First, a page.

The day that Salman Rushdie was stabbed in Chautauqua, in upstate New York, an openDemocracy piece on India-Pakistan at 75 quoted the novelist.
“The growing likeness,” between India and Pakistan, the piece said, “has struck others, not least Salman Rushdie, whose acclaimed allegorical novel ‘Midnight’s Children’ (1981) centred on India and Pakistan’s inextricably linked fates. At a seminar at Brown University in the US last November, Rushdie noted that in these past seven decades, neither country had fared well.
“I used to think that India had got things right to a degree that Pakistan had not,” said Rushdie. “I find it hard to believe that any more – not because of the improvement of Pakistan, but because of the deterioration of India.”
Mr Rushdie features in almost every story about India. Pakistan, not so much.
One might wonder why. After all, though Mr Rushdie was born in Bombay to parents of Kashmiri ethnicity, after school in England, he went to his immigrant parental home in Pakistan. The senior Rushdies had migrated to the new Muslim homeland.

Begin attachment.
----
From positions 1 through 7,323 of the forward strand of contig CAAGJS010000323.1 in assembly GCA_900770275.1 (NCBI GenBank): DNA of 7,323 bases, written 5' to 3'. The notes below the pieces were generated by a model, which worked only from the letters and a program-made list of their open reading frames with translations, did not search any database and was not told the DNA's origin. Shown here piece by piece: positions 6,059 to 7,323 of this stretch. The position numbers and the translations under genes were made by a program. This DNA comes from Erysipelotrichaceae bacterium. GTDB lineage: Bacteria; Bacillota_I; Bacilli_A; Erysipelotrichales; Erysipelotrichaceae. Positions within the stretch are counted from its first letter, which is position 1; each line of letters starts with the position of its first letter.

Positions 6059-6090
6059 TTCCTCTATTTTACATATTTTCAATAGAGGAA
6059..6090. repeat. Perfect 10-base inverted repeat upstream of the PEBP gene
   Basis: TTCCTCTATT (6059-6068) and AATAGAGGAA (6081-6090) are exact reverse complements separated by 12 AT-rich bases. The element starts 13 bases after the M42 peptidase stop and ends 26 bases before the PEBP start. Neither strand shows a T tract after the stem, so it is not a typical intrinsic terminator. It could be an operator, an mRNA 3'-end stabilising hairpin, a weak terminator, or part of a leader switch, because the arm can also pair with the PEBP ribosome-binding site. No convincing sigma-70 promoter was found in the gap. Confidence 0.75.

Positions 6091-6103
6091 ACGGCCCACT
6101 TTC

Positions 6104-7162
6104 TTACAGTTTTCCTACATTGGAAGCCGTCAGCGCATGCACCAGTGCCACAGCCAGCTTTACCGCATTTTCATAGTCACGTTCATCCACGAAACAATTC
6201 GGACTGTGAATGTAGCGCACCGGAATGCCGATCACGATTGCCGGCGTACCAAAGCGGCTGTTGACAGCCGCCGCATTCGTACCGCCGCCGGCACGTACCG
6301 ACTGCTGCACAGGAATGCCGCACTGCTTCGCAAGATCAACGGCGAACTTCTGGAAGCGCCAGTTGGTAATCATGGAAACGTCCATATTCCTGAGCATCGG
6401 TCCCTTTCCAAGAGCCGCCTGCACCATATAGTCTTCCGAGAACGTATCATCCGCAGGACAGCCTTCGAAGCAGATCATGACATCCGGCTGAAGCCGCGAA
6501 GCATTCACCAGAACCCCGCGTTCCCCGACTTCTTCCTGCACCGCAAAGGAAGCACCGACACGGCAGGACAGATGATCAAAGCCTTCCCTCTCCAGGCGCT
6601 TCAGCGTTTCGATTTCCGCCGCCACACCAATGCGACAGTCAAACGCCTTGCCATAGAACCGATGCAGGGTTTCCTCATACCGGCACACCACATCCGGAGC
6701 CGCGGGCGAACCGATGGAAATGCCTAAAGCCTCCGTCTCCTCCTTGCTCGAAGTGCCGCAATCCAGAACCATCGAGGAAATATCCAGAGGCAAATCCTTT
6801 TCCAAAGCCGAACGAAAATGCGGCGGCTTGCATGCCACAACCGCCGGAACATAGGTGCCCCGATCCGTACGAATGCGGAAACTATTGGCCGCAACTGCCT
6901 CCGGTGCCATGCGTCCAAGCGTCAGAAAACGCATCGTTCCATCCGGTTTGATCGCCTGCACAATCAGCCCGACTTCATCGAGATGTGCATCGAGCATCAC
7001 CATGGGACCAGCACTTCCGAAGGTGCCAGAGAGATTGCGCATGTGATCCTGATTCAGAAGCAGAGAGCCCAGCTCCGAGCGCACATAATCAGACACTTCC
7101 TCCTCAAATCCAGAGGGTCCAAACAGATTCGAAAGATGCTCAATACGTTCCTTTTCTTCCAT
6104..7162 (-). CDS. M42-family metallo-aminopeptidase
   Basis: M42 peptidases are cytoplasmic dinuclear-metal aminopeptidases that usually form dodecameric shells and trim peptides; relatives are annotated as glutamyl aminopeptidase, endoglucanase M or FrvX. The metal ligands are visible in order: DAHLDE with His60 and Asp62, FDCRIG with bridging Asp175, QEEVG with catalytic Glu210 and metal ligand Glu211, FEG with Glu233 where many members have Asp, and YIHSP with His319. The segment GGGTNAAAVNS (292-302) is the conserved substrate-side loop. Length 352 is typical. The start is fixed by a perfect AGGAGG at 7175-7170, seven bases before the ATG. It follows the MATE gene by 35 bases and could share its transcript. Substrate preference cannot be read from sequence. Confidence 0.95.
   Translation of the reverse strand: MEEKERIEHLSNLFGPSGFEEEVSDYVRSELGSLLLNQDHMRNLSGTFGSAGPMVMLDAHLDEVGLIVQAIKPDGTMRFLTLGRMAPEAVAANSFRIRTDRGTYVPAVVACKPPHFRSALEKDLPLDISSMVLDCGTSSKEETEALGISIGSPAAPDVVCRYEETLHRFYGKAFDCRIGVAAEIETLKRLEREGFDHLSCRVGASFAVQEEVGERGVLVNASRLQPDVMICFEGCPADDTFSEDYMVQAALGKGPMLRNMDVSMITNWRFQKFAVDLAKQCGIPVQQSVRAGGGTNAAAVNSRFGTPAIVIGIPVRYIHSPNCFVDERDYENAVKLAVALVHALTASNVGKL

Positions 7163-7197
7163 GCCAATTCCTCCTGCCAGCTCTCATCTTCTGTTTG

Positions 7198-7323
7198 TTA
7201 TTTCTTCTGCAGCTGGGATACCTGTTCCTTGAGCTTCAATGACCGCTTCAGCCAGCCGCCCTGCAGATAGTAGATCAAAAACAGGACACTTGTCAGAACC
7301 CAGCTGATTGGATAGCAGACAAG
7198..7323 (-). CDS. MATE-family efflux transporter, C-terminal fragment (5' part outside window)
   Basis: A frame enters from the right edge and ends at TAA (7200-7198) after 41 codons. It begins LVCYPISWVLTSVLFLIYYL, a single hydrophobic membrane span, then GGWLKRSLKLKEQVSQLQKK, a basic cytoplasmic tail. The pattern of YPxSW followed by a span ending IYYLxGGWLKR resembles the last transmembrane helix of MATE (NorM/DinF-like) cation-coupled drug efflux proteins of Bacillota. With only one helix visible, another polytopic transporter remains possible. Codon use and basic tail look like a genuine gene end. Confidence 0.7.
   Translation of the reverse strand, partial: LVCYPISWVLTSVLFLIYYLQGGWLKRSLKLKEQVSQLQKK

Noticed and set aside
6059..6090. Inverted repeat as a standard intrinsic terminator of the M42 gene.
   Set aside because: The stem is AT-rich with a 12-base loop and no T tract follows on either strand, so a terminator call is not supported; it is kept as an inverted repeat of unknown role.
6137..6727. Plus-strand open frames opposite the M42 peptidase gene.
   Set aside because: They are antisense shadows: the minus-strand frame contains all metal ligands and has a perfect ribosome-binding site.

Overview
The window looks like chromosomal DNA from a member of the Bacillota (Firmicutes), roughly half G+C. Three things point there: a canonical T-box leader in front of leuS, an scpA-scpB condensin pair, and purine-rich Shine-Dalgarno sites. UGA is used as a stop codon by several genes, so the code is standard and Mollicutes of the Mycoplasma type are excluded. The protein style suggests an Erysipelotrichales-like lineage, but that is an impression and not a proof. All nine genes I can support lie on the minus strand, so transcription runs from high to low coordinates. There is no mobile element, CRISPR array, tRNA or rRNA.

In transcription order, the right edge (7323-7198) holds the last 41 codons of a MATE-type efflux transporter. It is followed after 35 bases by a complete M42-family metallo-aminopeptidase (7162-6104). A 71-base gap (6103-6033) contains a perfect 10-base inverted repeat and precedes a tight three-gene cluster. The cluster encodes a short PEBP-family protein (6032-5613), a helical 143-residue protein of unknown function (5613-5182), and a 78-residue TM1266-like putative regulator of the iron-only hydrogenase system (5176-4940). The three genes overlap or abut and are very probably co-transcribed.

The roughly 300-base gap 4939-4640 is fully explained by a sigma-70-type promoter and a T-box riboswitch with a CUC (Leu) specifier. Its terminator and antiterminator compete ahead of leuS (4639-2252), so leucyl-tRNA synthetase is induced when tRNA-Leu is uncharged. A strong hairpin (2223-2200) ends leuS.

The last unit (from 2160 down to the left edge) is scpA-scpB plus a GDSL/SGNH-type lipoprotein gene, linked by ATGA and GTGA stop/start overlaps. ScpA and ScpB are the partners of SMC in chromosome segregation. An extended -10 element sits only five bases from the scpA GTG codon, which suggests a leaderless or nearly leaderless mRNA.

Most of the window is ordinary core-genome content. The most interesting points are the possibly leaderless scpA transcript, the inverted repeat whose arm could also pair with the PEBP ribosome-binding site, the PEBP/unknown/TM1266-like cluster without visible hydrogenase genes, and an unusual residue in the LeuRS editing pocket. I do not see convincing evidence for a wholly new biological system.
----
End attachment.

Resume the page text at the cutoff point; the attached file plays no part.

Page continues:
But in the stories he tells, Mr Rushdie doesn’t seem to appreciate Pakistan that much. It is India that he is fascinated with, it is India that’s in his bones.
As Mr Rushdie wrote in 2021, on the 40th anniversary of his Booker-winning novel ‘Midnight’s Children’: it’s basically a history book “looking for an answer to the great question history asks us, what is the relationship between society and the individual, between the macrocosm and the microcosm? To put it another way: do we make history, or does it make (or unmake) us? Are we the masters or victims of our times?”
One might ask the same question today as Mr Rushdie struggles to overcome the vicious attack on him in upstate New York. As the storyteller goes through the latest chapter in the gripping plotline that is his life, is he the master or victim of our times?